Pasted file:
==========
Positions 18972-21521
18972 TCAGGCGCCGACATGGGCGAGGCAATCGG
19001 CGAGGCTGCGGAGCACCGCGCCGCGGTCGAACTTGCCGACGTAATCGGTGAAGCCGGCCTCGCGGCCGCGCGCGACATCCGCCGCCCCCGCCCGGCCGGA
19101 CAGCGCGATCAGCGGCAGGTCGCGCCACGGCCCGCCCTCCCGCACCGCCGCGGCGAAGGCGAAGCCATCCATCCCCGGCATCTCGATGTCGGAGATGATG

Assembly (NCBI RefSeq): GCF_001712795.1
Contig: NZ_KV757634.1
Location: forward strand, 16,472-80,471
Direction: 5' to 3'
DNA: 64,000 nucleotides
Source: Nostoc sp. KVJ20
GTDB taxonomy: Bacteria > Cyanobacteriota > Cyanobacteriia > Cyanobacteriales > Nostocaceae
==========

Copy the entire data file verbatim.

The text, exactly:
Positions 18972-21521
18972 TCAGGCGCCGACATGGGCGAGGCAATCGG
19001 CGAGGCTGCGGAGCACCGCGCCGCGGTCGAACTTGCCGACGTAATCGGTGAAGCCGGCCTCGCGGCCGCGCGCGACATCCGCCGCCCCCGCCCGGCCGGA
19101 CAGCGCGATCAGCGGCAGGTCGCGCCACGGCCCGCCCTCCCGCACCGCCGCGGCGAAGGCGAAGCCATCCATCCCCGGCATCTCGATGTCGGAGATGATG

Assembly (NCBI RefSeq): GCF_001712795.1
Contig: NZ_KV757634.1
Location: forward strand, 16,472-80,471
Direction: 5' to 3'
DNA: 64,000 nucleotides
Source: Nostoc sp. KVJ20
GTDB taxonomy: Bacteria > Cyanobacteriota > Cyanobacteriia > Cyanobacteriales > Nostocaceae